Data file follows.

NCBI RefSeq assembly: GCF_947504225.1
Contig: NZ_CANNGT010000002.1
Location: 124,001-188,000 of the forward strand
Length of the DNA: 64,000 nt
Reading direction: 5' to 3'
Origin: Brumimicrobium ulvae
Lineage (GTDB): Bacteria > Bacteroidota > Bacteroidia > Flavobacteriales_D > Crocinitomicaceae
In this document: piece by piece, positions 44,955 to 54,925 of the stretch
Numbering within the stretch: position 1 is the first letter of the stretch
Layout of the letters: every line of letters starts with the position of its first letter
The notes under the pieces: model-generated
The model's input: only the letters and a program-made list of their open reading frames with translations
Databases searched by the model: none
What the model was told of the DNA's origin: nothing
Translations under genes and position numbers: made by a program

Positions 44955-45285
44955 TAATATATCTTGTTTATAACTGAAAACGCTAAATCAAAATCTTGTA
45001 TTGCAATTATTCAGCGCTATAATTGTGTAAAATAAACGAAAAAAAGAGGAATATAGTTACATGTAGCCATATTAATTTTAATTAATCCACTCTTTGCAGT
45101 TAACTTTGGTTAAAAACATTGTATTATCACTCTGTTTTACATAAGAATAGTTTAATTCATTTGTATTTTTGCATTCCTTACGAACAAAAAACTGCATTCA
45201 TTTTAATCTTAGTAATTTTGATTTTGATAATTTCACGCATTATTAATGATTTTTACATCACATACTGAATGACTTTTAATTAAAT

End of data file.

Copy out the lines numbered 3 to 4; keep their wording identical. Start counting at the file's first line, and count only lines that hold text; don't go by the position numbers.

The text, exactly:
Location: 124,001-188,000 of the forward strand
Length of the DNA: 64,000 nt